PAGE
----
I was blown away by James Baldwin, Another Country at 14/15 - I borrowed a library copy with no dust jacket and no indication of what it was about - I think I thought it was the novel that a Rupert Everett film was based on, wrongly - this is one I have to reread to see if I like it nearly 30 years later, and actually, I think I'd like to read the book I thought I was reading then.

I also loved Jane Gardam, and A Long Way from Verona has an interesting take on literary taste!

EuroShopperEnergyDrink Sun 25-Nov-12 02:11:47

Norwegian Wood

JessePinkman Sun 25-Nov-12 02:37:35

Zola and de balzac
Why didnt she like the Woman in White?
Dickens are brilliant, so funny and nicely written. I mean they are considered classics for a very good reason.

I am a sad act that makes reading lists for my children, I love literature and I want to share that with my children.

God, actually get your dd to read Foucalt's Pendulum by Umberto Eco, and then let her talk to me, please. Please.

boxoftricks Sun 25-Nov-12 02:44:00

Jodie picoult?

FairPhyllis Sun 25-Nov-12 02:44:01

Has she read Gaskell? Cranford, North and South, Life of Charlotte Bronte.
Braddon? Lady Audley's Secret

OK male writers:

Vikram Seth, A Suitable Boy
Mapp and Lucia are great
Graham Greene, The Power and the Glory
PG Wodehouse
de Quincey, Confessions of an English Opium Eater
Fielding, Tom Jones
Jerome, Three Men in a Boat. I remember reading it at about that age and finding it hysterically funny.
Childers, The Riddle of the Sands
Naipaul, A Bend in the River
Primo Levi, The Periodic Table
Martin Amis, The Rachel Papers - actually that would be a great thing to read at that age.

Maybe some US writers?

Hemingway, The Sun Also Rises, A Farewell to Arms
Twain, Huck Finn
Edith Wharton
Henry James
Fitzgerald, Tender is the Night
Vonnegut, Slaughterhouse-Five
Chuck Palahniuk, Fight Club

Wallison Sun 25-Nov-12 02:55:57

Definitely Zola. As a melodrama-mad teenager, I loved them. And I was another who had lots of green-spined books from Virago and Penguin Modern Classics. DH Lawrence, Virginia Woolf, EM Forster etc. I think I read A Room With A View about 27 million times one year. Agree with the American suggestions and would add To Kill A Mockingbird. Maybe Edna St Vincent Millay for poetry - arch, witty, accesible. Ooh, and Vanity Fair. Everyone should read Vanity Fair.

Selks Sun 25-Nov-12 03:26:20

Steinbeck - the grapes of wrath
To kill a mockingbird
Thomas hardy - tess of the d'urbervilles
Charles dickens
John le carre - the constant gardener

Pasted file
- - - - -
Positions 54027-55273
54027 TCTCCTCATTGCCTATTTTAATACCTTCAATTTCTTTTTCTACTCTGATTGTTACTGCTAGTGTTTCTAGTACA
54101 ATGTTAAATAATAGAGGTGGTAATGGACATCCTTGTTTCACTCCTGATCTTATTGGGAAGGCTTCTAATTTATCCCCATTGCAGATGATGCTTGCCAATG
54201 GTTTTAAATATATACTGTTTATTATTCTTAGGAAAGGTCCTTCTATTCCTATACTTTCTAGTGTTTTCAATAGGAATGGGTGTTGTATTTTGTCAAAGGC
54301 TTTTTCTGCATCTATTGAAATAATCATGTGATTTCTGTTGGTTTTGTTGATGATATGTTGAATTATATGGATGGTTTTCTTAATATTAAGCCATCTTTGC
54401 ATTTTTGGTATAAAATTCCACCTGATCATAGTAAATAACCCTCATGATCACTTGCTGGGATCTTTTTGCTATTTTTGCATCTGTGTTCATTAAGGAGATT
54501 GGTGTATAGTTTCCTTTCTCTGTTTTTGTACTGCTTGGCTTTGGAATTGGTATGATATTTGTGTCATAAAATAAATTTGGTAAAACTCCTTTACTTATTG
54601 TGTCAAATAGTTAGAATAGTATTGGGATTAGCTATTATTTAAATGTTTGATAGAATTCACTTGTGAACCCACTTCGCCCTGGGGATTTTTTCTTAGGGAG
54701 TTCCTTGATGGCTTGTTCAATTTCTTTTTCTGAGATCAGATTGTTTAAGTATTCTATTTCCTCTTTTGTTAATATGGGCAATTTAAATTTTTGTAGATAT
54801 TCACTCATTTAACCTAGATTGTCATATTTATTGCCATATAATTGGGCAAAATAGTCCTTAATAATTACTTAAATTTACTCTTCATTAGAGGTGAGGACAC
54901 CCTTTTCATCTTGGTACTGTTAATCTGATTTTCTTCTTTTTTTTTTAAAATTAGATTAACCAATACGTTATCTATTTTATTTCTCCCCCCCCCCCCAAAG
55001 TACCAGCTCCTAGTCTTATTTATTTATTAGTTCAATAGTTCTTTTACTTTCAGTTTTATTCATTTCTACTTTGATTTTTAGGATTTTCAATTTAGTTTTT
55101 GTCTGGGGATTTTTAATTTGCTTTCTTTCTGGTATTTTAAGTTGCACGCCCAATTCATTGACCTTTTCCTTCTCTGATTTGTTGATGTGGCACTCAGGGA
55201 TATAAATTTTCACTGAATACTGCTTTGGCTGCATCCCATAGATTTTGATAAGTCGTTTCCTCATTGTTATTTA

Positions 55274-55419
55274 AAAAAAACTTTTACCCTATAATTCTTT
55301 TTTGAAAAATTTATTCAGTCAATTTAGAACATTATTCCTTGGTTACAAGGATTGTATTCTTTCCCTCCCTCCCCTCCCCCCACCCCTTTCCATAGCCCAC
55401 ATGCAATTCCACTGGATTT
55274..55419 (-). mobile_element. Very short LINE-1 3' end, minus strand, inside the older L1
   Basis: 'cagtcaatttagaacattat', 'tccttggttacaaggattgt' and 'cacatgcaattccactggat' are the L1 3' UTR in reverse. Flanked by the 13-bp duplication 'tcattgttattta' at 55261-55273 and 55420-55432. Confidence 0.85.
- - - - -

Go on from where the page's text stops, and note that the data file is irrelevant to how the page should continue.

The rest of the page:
quirrelquarrel Sun 25-Nov-12 10:33:40

I second Primo Levi!

Dickens is funny once you get into his style. The Old Curiosity Shop has another saint of a young heroine, but she's not as insufferable as most.

What about W. Somerset Maugham's portrait of Gauguin, The Moon and Sixpence?

Balzac, yeah.....perfect for teenagers.

EM Forster is good too! I loved Maurice at a bit younger than she is.

HE Bates? My Uncle Silas is fun, and there's one about a 17 year old babysitter and her complicated relationship with the child.....

Trying to think of more male writers....I wish I was in my room so I could look at my shelves!

quirrelquarrel Sun 25-Nov-12 10:36:10

Oo she's not male, but what about Antonia White?

And Rosamond Lehman?

And one of my other favourites, Gertrude Stein, who I've so far held off on mentioning (I think?).....and Anais Nin!

You lot are brilliant!

She's read Steinbeck and Vanity Fair and 'All Quiet' and I think 'Fight Club' and a fair few Hardys and 'Lady Audley' and..erm...Kafka and...and..several of the others.

What I really want is lovely classics in a beautiful edition to save forever, so I'm now going to google all the things you've listed to see which ones are prettiest. Camus is currently top of the list. Oh and she's also heavily into Philosophy, so if you have any recs in that direction too, that would be great. smile

Yes to Forster too - she's reading, 'Howard's Bleedin' End' as we speak.

exexpat Sun 25-Nov-12 17:43:33

Ah, I think I missed the bit about wanting pretty, collectible-style editions. Maybe have a look at Everyman's Library - they have re-released a lot of good things in good, solid editions (I replaced most of my falling-apart Austens with their versions).

exexpat Sun 25-Nov-12 17:46:27

They have The Outsider and some other Camus, plus lots of others mentioned on this thread, I think.